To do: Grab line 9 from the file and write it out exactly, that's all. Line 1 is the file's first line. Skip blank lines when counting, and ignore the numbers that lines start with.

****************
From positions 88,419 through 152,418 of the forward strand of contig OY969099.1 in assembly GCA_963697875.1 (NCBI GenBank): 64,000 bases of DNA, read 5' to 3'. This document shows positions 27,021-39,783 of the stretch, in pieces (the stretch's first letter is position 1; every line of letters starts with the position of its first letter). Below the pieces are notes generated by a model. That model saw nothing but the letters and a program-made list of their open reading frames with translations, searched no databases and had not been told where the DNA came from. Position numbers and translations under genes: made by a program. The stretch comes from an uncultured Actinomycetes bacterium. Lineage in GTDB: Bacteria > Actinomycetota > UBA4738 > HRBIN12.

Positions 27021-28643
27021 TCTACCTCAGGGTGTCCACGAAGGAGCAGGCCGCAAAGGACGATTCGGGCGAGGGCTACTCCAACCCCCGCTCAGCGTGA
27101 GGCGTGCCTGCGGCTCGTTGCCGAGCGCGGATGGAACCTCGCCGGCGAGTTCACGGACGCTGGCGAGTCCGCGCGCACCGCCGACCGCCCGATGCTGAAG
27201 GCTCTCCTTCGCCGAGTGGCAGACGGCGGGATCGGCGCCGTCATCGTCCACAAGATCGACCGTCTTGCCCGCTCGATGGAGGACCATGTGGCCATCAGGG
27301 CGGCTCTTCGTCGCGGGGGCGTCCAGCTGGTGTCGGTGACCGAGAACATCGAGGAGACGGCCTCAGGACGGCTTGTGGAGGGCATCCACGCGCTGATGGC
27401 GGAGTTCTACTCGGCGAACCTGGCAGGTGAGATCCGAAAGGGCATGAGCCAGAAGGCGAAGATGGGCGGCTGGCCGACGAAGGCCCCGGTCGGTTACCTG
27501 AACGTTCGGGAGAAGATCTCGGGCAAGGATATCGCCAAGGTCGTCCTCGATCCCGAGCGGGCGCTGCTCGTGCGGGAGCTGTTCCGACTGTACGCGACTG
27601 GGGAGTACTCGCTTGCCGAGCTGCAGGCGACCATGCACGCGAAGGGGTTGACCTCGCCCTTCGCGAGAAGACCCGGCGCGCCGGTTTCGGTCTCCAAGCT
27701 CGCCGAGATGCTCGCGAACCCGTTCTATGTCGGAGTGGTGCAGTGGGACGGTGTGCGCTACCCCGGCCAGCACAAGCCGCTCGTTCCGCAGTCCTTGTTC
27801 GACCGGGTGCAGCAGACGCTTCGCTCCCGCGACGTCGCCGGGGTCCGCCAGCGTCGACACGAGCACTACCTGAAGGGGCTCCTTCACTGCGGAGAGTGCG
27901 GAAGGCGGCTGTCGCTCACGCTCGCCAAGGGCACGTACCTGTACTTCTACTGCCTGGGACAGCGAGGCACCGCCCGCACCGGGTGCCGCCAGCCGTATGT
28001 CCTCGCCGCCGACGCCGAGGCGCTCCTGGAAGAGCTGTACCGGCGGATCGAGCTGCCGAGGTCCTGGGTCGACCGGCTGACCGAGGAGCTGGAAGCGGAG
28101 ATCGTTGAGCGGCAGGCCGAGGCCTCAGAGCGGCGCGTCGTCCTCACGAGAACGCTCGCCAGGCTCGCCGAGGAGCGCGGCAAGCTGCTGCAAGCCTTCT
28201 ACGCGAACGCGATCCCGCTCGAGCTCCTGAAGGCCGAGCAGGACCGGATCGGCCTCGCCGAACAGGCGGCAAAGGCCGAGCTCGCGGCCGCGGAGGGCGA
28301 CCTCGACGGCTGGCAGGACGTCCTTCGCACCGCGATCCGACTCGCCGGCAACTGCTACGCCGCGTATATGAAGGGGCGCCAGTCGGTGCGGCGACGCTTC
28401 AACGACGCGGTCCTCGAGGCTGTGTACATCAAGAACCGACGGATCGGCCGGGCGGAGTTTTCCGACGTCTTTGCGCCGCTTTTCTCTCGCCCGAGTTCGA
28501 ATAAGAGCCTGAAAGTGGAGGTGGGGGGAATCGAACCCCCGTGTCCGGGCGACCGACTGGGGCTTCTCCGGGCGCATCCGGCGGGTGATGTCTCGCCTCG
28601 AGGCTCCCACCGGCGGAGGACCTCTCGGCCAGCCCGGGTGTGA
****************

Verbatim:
27601 GGGAGTACTCGCTTGCCGAGCTGCAGGCGACCATGCACGCGAAGGGGTTGACCTCGCCCTTCGCGAGAAGACCCGGCGCGCCGGTTTCGGTCTCCAAGCT